The growth of the “gig economy” and a surge in atypical working arrangements in recent years has left many asking the all-important question:

“Am I a worker or am I self-employed?”

Workers benefit from important employment rights not available to the self-employed, but the distinction can be hard to make.  For people in this grey area, the Supreme Court decision in Uber BV and others v Aslam and others [2021] UKSC 5 was eagerly anticipated.

The case concerned Uber and the status of their drivers and the Supreme Court unanimously held that the drivers were workers for the purposes of employment rights.


Uber offer individuals the ability to book “rides” on an easy to use app. Payment is taken over the app and the “Uber Driver” is assigned rides based on their location and availability. Uber’s business model classed their drivers as self-employed contractors.

Mr Aslam and several others complained to the Employment Tribunal that by not paying the national minimum wage and paid holidays, Uber had made unlawful deductions from their wages. Only workers get those rights, so that meant the Employment Tribunal had to decide if they “workers”. The key was if the claimants’ contracts with Uber fell under this definition:

Any other contract, whether express or implied and (if it is express) whether oral or in writing, whereby the individual undertakes to do or perform personally any work or services for another party to the contract whose status is not by virtue of the contract that of a client or customer of any profession or business undertaking carried on by the individual” (section 230(3)(b)).

The Employment Tribunal held that Mr Aslam did fit the description above and was therefore a worker.

UBER appealed the decision and lost. Uber appealed again and lost. Finally, Uber appealed to the Supreme Court to settle the matter.

Uber’s arguments

Uber argued that:

  1. they were only a booking agent for the drivers;
  2. once a customer had accepted a ride the contract was between the driver and the customer as the services are provided by the drivers;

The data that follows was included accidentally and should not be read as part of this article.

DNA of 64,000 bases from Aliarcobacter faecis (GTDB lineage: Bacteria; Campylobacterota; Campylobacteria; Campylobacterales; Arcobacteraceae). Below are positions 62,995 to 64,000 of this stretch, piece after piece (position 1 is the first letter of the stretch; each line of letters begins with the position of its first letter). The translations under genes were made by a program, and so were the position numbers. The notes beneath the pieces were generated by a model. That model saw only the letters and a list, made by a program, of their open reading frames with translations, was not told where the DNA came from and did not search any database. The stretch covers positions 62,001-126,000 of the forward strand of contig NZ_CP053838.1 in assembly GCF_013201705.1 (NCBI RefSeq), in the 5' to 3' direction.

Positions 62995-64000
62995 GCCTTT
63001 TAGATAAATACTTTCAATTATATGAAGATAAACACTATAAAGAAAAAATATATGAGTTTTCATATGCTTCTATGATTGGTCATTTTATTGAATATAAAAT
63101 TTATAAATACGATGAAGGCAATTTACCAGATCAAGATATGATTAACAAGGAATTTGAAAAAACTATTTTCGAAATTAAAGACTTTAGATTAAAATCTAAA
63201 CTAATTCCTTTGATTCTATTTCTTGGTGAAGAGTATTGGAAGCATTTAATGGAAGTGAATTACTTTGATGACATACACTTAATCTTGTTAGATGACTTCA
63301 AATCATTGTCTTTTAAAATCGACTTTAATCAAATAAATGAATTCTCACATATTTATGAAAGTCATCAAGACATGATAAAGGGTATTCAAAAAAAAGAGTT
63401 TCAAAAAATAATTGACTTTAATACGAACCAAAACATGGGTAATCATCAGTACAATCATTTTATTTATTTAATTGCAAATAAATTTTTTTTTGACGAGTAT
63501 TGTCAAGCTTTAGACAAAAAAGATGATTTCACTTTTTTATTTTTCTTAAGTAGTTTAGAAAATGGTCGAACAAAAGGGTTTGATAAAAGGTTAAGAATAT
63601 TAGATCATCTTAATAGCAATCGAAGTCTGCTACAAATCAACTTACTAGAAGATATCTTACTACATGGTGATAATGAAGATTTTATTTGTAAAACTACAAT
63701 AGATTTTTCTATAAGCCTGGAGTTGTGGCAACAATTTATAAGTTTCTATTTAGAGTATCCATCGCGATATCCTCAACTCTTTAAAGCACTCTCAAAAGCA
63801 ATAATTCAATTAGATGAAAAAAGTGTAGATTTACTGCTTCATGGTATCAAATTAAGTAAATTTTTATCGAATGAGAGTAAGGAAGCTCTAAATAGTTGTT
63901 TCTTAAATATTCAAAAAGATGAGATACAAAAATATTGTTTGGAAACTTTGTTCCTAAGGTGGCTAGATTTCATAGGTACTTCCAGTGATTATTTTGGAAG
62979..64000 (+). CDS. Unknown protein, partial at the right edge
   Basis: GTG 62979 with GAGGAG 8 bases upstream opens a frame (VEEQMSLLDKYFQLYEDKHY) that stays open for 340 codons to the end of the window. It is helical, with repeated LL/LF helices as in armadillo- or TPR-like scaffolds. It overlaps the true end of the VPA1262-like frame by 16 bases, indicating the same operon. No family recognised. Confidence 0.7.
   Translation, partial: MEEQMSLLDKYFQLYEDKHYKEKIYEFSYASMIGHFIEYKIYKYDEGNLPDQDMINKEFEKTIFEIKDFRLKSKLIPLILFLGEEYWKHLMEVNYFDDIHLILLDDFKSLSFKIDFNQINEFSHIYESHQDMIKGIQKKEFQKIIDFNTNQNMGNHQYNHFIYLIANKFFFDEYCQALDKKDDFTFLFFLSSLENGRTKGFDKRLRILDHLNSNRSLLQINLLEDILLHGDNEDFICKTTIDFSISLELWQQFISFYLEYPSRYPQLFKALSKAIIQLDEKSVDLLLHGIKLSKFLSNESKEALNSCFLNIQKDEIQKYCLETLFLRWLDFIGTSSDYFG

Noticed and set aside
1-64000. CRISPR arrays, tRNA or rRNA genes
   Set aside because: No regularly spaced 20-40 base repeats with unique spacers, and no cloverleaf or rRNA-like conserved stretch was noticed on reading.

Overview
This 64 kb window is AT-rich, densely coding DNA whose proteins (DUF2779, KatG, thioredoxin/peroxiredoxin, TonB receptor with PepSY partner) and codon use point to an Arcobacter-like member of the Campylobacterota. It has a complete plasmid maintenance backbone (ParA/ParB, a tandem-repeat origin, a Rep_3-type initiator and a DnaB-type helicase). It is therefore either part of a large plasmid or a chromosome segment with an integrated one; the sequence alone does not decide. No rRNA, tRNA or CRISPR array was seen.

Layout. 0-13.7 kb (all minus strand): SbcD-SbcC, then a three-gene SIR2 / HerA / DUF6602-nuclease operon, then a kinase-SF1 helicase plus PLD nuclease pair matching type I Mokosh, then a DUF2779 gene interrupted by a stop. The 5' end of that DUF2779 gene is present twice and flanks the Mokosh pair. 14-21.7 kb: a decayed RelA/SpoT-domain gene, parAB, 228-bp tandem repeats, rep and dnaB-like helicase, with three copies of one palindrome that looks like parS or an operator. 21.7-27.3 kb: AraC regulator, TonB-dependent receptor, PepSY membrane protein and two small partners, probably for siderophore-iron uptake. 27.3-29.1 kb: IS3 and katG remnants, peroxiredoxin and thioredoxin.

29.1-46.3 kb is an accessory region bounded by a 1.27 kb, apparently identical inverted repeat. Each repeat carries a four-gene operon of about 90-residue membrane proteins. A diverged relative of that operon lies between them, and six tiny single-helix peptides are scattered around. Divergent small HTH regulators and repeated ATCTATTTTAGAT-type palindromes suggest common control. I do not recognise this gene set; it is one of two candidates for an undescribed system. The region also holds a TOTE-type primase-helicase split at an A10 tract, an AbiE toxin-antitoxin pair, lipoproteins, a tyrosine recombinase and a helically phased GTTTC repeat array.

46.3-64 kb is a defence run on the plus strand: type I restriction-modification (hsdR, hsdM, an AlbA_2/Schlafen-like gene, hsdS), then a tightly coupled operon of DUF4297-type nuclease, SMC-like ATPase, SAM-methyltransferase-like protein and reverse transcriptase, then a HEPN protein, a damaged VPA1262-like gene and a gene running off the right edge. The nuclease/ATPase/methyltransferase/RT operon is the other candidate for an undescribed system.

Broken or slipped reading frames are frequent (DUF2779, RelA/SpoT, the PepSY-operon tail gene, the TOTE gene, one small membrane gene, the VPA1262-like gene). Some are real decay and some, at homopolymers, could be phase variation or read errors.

3. they only took a booking fee and did not perform the services themselves; and
  4. the drivers are self-employed;

Are Uber drivers workers?

The Supreme Court disagreed with Uber’s arguments and unanimously decided that Uber drivers were workers, and entitled to holiday pay and wage protection.

The Court had to look at the reality of the relationship and “peer behind the veil” of the contract. The Court stated that the purpose of the employment legislation was to protect vulnerable workers who enter into contracts with much larger and more economically powerful companies.

The Supreme Court’s decision boiled down to 5 key factors:

  1. When customers entered the app, it was Uber who set the fares and not the individual drivers. This meant that Uber limit how much the driver could earn and the driver was not in control of their own fees;
  2. The terms and conditions imposed by Uber on their drivers were non-negotiable, unlike in a business to business relationship;
  3. If the drivers turned down rides they were penalised and even locked out of the app;
  4. There was a rating system whereby customers would rate their driver and drivers with low ratings could be prohibited from using the app if no improvement was made;
  5. Uber limited communication between the customer and the driver to make sure the customer had to rely on the app for future rides.  The driver was unable to offer their services to the customers without the app.

On the whole, the Supreme Court held that control that Uber exercised over the drivers was close enough to that between an employer and a worker.


Obviously the decision could have far reaching implications for Uber and the “gig economy”. Uber drivers can assert all of the rights that a worker has, including the right to be paid at least the national minimum wage and to be paid for annual leave. This is the last port of call for Uber and is seen as the definitive ruling in the UK Courts.

The judgement may “open the floodgates” and Uber may have several claims on their hands for arrears of pay and holiday pay. There may also be additional tax and pension liabilities created.

Uber have since played down the importance of the judgement by saying that it will only apply to a small number of drivers in 2016.

The judgment is likely to prompt many other similar organisations to evaluate their business models and relationships with those providing services on their behalf. The decision shines the light on contractual arrangements used to disguise the true nature of a working relationship and may prompt other organisations to re-evaluate their practices.

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